Understanding Arab strategy towards Israel
|12 October 2021
|Israel National News (Israel)
Habib Bourguiba, president of Tunisia from 1957-87, fired the first political shot for a staged approach to vanquish the Jewish state of Israel. Here was an Arab personality proposing, in 1965, a peace plan based initially on the United Nations and international legitimacy. Resolution 181 from 1947 would leave Israel with less territory than her post-'48 borders; and Resolution 194 from 1948 would inundate Israel with hundreds of thousands of Palestinian Arab refugees. If Israel would reject these steps for conflict-resolution, then the Arab stance would earn global vindication. Israel's political and legal legitimacy would erode.
While the inception of the PLO in 1964 awakened a call for revolutionary guerrilla warfare, Bourguiba offered a pacific solution with a vision of Arabs and Israelis living in harmony. His was a reasonable plan, eschewing demagoguery, and abandoning war. The Arab world, led by President Nasser of Egypt, resounded with horror at the mention of peace with Israel, denouncing Bourguiba for recommending that "we [Arabs] should respect stages." Drawing upon his own personal and national experience in the long and successful Tunisian struggle for independence, and the expulsion of French colonialism, Bourguiba concluded that the dissolution of Israel required time and patience.
After the Six Day War in June 1967 with the Arab loss, Cecil Hourani, a former adviser to President Bourguiba, developed the theme of containing, Arabizing, and Orientalizing Israel as the optimal strategy. A combination of foreign and domestic pressures would convince the Jews to prefer a return to their status under Arab rule rather than pursue the impossible dream of a secure and recognized Jewish state in Palestine. In 1974, Boutros Ghali, Egyptian academic who was subsequently appointed Minister of State for Foreign Affairs under Sadat, considered Israel's defense of its sovereignty to be "a very stiff attitude."
We shall examine three cases of the strategy of stages in the context of the prolonged Arab-Israeli conflict, highlighting the primary Arab personalities who exhibited sophistication and creativity, with no small dose of duplicity. The common thread is the realization that rational analysis must replace emotional exhilaration, or deep despair, in choosing politics over war at least in the initial stage of the undertaking.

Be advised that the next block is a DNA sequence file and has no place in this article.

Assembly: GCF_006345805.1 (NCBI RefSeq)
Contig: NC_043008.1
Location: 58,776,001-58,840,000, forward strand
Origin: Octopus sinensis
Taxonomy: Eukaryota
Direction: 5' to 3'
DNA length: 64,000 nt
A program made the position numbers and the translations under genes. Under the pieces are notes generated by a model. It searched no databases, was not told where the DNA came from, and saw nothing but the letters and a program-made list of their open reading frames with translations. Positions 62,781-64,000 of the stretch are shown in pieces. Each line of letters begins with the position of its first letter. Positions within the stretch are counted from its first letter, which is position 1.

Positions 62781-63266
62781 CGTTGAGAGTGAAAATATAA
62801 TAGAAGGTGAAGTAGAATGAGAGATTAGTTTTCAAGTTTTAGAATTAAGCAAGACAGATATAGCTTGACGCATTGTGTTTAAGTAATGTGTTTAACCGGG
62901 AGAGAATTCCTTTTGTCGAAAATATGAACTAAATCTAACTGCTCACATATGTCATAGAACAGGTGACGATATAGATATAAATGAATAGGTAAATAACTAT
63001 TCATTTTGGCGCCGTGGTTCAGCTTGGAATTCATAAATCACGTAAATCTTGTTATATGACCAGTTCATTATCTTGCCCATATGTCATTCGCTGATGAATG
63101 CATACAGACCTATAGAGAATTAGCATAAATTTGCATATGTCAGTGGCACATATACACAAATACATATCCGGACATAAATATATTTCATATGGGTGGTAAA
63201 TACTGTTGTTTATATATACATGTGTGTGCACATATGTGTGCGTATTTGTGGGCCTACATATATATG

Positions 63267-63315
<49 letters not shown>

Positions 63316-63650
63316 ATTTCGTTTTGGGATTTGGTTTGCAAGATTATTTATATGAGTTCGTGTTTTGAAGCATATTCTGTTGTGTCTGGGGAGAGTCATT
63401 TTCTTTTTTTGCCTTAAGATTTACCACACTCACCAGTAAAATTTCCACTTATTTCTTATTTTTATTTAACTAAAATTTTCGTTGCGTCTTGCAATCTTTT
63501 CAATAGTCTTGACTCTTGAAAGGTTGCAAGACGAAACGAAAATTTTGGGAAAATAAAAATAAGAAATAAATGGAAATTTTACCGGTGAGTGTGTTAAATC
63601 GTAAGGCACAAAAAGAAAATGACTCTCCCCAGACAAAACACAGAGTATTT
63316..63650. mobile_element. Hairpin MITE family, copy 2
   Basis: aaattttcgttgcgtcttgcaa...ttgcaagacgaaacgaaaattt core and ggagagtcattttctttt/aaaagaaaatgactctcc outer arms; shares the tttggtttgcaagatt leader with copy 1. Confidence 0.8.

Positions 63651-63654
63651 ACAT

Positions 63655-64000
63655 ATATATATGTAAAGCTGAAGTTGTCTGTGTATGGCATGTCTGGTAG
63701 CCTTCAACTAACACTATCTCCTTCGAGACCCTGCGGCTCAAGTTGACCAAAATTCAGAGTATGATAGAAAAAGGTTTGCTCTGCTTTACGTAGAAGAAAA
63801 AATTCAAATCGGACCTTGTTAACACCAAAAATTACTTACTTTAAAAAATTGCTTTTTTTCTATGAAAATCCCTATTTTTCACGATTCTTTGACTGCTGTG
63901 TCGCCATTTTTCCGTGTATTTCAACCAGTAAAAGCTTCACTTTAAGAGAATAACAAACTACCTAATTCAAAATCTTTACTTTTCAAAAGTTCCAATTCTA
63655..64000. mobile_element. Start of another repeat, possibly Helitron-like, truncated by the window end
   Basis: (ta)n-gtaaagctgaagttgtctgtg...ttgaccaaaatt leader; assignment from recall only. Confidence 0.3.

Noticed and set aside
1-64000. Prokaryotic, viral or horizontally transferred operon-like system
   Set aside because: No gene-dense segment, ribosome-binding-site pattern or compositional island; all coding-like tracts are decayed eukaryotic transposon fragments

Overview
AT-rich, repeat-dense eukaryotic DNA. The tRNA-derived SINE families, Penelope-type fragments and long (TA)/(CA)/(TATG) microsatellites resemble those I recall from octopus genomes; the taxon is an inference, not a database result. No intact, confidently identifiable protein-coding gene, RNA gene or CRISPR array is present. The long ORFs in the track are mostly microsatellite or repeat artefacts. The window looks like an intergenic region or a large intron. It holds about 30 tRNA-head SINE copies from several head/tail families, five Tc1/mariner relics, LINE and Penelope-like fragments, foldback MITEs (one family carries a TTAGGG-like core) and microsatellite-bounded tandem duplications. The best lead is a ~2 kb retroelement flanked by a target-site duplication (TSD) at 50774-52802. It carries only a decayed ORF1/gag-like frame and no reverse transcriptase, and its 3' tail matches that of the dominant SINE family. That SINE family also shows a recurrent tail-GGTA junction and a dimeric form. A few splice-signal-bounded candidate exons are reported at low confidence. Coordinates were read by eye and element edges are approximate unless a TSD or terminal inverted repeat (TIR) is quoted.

Anwar Sadat, president of Egypt from 1970-81, chose diplomacy in 1977 after attacking Israel in the 1973 Yom Kippur War.
In the 1970s, various intellectual, cultural, and political figures in Egypt introduced the new thinking into the Israeli-Arab issue. Mohammad Sa'id Ahmed began his book When the Guns Fall Silent with a challenging statement: "The time has come to think about what we dared not to think." He argued in favor of adopting peace with Israel as a method based on the model of superpower détente for which the culmination is not the resolution of conflict as such. The final goal, Sa'id Ahmed wrote, is "the extinction of the Zionist enterprise with the absorption of Zionism in the Arab expanse." Incrementalism and struggle, international pressure and Israel's withering from within, serve as the signposts for achieving a peace that would not signal the end of the conflict—but the end of Israel.
Other noteworthy Egyptian personalities who dangled the idea of peace with normalization of relations with Israel included Naguib Mahfouz and Ali Salam, but they really seemed to intend full acceptance of Israel. Rage, boycott, and assault, burst forth against this betrayal of an Arab consensus that negated the right of a Jewish state in the midst of the Arab world. Sadat, however, had other thoughts in mind, while his beguiling persona radiated with the aroma of political theatre.
Sadat traveled to Israel in November 1977 and launched his so-called "peace initiative" to chart a novel course in Middle East political history. His strategy, when unraveled, encompassed a stratagem that could trap Israel into submission.
Sadat had intimated in private conversations with fellow-Arabs, that he would sign a peace treaty—as he did in 1979—if that was the only way to recover the Sinai peninsula. Moreover, the Camp David Peace Treaty included a plan for Palestinian Arab autonomy in Judea, Samaria, and Gaza [soi-disant West Bank and Gaza Strip], which would serve as the political route toward the establishment of a Palestinian state. The essential purpose of such a state is the platform provided for irredentist disruption, invasion, and destabilization in Israel. Sadat referred in his Knesset speech in Jerusalem to the need for Israel withdrawing back to the June 4, 1967 lines, and to the need for a resolution of the...
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